The Durants strove throughout The Story of Civilization to create what they called "integral history." They opposed this to the "specialization" of history, an anticipatory rejection of what some have called the "cult of the expert." Their goal was to write a "biography" of a civilization, in this case, the West, including not just the usual wars, politics and biography of greatness and villany, but also the culture, art, philosophy, religion, and the rise of mass communication. Much of The Story considers the living conditions of everyday people through out the twenty-five hundred years their "story" of the West covers. They also bring an unabashedly moral framework to their accounts, constantly stressing the repetition of the "dominance of strong over the weak, the clever over the simple." The Story of Civilization is the most successful historiographical series in history. It has been said that the series "put Simon and Schuster on the map" as a publishing house. The proof of this is easily found; rare is the American library that does not contain at least one (or more) of the volumes of The Story of Civilization.

The profound respect with which they treat Islamic culture and civilization--treading the groove first carved by Edward Gibbon but seldom followed up upon by historians who followed him--has caused at least one Arabic translation of their sections on Islamic Civiliziation. Note: their frequent use of the terms "Mohammedans" and "Mohammedanism" for Muslims and Islam, respectively, should not deter Muslim readers. It was merely a convention of the time, much as African-Americans were described as "Negroes" when the Durants were writing. Given the fairness with which all subjects Islamic are handled by the Durants, the terms can in no way be interpreted as pejorative or as being indicative of a hostility toward the Arab and Islamic world.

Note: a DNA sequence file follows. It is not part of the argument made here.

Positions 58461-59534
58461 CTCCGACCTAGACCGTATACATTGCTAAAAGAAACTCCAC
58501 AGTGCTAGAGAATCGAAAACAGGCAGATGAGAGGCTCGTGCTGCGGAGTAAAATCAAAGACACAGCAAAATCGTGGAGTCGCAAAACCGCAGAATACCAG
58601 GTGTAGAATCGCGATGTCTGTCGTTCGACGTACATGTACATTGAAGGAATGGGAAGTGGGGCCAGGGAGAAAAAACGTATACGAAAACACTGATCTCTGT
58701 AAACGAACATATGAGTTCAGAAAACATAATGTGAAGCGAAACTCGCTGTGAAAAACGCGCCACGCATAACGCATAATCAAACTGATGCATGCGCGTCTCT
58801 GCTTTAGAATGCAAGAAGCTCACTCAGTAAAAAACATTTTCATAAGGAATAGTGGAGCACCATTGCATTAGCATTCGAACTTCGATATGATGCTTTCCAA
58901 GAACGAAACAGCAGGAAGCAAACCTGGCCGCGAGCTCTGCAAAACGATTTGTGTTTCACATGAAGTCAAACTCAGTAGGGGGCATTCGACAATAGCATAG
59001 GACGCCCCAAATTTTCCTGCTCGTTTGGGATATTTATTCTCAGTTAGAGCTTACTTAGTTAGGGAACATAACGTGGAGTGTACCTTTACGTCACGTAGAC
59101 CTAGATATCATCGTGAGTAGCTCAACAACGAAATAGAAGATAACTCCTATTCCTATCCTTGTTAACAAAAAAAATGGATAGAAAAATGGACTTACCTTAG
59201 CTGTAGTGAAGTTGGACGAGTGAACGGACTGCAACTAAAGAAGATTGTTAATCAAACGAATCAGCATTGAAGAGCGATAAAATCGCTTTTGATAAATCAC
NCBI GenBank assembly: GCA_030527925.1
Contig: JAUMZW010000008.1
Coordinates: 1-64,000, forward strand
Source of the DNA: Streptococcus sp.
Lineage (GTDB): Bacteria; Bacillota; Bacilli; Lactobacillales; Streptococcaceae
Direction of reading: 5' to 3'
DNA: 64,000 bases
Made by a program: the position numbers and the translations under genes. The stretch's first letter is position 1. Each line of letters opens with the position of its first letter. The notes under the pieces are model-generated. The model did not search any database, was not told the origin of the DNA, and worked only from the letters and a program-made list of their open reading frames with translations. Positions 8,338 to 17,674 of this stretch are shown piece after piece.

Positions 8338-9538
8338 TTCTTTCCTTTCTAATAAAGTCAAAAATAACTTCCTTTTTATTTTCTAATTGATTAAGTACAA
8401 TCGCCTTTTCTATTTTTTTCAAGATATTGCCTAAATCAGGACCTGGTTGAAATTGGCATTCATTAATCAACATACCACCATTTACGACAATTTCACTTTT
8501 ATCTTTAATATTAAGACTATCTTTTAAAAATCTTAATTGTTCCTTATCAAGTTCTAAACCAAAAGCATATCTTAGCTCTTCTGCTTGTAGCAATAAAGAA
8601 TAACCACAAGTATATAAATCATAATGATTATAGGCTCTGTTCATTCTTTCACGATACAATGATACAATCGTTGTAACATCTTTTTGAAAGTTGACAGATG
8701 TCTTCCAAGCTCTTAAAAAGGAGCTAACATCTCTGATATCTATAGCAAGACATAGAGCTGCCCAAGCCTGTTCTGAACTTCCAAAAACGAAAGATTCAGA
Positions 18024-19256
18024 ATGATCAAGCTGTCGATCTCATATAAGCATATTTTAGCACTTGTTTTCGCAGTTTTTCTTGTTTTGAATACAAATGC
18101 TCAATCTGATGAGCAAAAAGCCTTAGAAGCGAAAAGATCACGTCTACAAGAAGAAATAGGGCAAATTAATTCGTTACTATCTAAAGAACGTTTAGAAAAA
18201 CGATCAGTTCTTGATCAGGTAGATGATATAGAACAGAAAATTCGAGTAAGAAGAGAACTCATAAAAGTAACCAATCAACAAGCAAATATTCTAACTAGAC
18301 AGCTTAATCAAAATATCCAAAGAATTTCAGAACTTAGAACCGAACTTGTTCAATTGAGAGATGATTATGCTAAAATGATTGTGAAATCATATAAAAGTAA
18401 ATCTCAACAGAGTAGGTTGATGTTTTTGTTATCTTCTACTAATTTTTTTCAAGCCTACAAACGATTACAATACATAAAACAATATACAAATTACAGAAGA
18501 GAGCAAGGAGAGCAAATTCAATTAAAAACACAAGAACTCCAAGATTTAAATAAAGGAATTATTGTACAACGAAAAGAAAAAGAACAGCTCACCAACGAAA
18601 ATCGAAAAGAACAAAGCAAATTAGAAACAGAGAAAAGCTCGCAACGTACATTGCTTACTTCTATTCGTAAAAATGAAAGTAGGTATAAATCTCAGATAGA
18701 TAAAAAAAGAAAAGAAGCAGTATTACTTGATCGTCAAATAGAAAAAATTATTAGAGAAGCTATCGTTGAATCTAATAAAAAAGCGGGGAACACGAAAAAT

The misperception among some academics that the Durants ignored the role of women and focused upon Europe to the exclusion of all else, is not supported by the texts of his or their works.

For Rousseau and Revolution,(1967), the 10th volume of The Story of Civilization, they were awarded the Pulitzer Prize for literature; later followed the highest award granted by the United States government to civilians, the Presidential Medal of Freedom by President Ford in 1977.

They followed Rousseau and Revolution with a slender volume of observations called The Lessons of History; which was both synopsis of the series as well as analysis. Though they had intended to carry the work into the 20th century, they simply ran out of time and had intended the 10th volume to be the last. However, they published a final volume, the 11th, The Age of Napoleon in 1975.

Two posthumous works by Will have been published in the last several years, The Greatest Minds and Ideas of All Time (2002) and Heroes of History: A Brief History of Civilization from Ancient Times to the Dawn of the Modern Age (2001).

The Durants also shared a love story as remarkable as their scholarship; they detail this in a Dual Autobiography. They died within two weeks of each other in 1981 (she on October 25 and he on November 7) Though their daughter, Ethel, and grandchildren strove to keep this from the ailing Will, he learned of her death on the evening news. Within a week, he joined his beloved in death at the age of 96. Seldom have two scholars lived lives as remarkable as their work. He was buried beside his wife in the Westwood Village Memorial Park Cemetery in Los Angeles.

References

  • Will Durant, Transition: A Sentimental Story of One Mind and One Era, Garden City NY : Garden City Pub. Company, 1927.
  • "Durant, Will; and Durant, Ariel." Encyclopædia Britannica from Encyclopædia Britannica Premium Service.

<http://www.britannica.com/eb/article?tocId=9031558> [Accessed May 14, 2005]